Lack of pace again catches up with gallant Hong Kong
Hong Kong played with a lot of fire and heart. But that combustible mix failed to generate enough pace as the home team began their 2004 campaign with a 21-0 loss to Canada.
The Hong Kong Dragon breathed fire. But sadly all the possession that Hong Kong had went to waste as once again the old bogey - the lack of a player with true pace - struck.
'We made a lot of play but we didn't make the breaks,' said Hong Kong coach Dallas Seymour. He knows how important it is to have a player or two who can turn on the speed, having played for New Zealand in four Cup-winning teams in Hong Kong.
But since taking over as sevens coach - with the Hong Kong Rugby Football Union looking ahead to next year's Rugby World Cup Sevens - earlier this year, he has found that his adopted union lacks players with wheels.
'We do lack the wheels. But if we play to our pattern and execute our game plan, we will be OK. We can't do anything about this game. Now we must look to our next two games against Fiji and Portugal. The team will be playing in front of their home crowd and they should use it to good effect,' said Seymour.
Hong Kong held Canada to just one try in the first half - Stirling Richmond breaking free off an oppressive defence to break a deadlock midway through the first half.
Winning plenty of ball at the breakdown and on the floor, with Paul Dingley and Andrew Wong Kee doing yeoman service, Hong Kong came back strongly as they kept play inside the Canadian half for the rest of the half.
But wrong options and mistakes under pressure cost Hong Kong at least a couple of tries. On one occasion, Carl Murray knocked on five metres from the line after following up his grubber kick.
Then there was further despair when Andrew Chambers, given the opportunity to go wide, decided to kick and chase rather than have a go for the left corner flag with ball in hand.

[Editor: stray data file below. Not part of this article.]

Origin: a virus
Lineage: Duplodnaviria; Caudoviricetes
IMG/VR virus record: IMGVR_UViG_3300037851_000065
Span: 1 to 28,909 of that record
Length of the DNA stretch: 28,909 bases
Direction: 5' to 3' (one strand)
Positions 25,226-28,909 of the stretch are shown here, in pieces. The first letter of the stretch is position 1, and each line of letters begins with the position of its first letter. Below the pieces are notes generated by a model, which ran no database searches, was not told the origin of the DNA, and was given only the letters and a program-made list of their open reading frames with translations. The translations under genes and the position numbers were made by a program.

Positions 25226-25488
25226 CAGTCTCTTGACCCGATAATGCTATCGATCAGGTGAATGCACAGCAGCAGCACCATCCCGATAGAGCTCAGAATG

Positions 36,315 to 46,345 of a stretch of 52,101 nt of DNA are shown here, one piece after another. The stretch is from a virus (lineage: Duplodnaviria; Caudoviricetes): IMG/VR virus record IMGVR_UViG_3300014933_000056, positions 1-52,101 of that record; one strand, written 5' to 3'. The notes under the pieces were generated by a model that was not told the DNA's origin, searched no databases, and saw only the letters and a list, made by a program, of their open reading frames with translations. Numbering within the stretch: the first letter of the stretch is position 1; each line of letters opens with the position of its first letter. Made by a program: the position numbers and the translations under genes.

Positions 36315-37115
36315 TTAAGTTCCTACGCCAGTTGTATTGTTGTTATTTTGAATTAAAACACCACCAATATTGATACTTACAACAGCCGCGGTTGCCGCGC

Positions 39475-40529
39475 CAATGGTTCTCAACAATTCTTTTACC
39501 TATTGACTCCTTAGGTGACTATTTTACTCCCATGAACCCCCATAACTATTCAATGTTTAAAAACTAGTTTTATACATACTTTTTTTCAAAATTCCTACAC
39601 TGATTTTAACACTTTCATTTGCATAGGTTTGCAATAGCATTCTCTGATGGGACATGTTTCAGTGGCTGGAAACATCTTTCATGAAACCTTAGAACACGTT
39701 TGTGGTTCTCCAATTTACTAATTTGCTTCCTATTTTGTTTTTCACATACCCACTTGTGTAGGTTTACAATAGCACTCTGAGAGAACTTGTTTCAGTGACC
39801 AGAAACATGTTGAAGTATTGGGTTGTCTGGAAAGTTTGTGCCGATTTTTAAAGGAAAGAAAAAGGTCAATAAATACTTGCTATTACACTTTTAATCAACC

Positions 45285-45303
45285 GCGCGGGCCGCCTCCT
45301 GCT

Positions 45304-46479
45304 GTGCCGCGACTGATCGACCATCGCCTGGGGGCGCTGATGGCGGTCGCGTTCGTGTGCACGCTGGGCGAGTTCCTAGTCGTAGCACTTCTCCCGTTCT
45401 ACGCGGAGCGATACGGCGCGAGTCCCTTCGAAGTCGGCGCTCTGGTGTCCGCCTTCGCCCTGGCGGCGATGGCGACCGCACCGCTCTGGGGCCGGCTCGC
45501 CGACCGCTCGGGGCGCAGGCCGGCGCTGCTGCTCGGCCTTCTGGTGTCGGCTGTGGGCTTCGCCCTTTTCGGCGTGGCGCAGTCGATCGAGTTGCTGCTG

'We had the majority of the ball in the first half but we didn't take it forward. We also had our opportunities out wide but didn't take it,' said a disappointed Rodney McIntosh, assistant Hong Kong coach.
Both of Canada's two tries came from basic errors by Hong Kong. The first came when Murray, taking a Hong Kong penalty, failed to find touch with his kick going into the dead ball area, resulting in play coming back to the halfway mark. From the subsequent scrum, Canada's Mike Danskin rounded off a free-flowing move with the ball being carried at pace.
Richmond then added his second try of the match after Canada capitalised on a Hong Kong knock-on to put the result out of Hong Kong's reach.
'Hong Kong played well and with a lot of fire. We knew they would be coming at us and would be breathing fire so we tried to take their oxygen away,' said Canada's coach Rick Suggitt.
'We want to do better than last year when we won the Plate. We want to be contesting the Cup this time,' added Suggitt.
Canada defeated Hong Kong 29-0 in the Plate quarter-finals last year. Going on those results, Hong Kong's performance yesterday was a huge improvement.
'We made a few basic errors today. But they will learn. It is all about learning to absorb the pressure. We had lots of ball today. New we need to learn how to use that ball,' said Seymour after watching Hong Kong's first game in the international arena under his charge.
Undoubtedly, the fire was there in the belly of the Hong Kong Dragon. But sadly, Hong Kong lacked the legs, once again.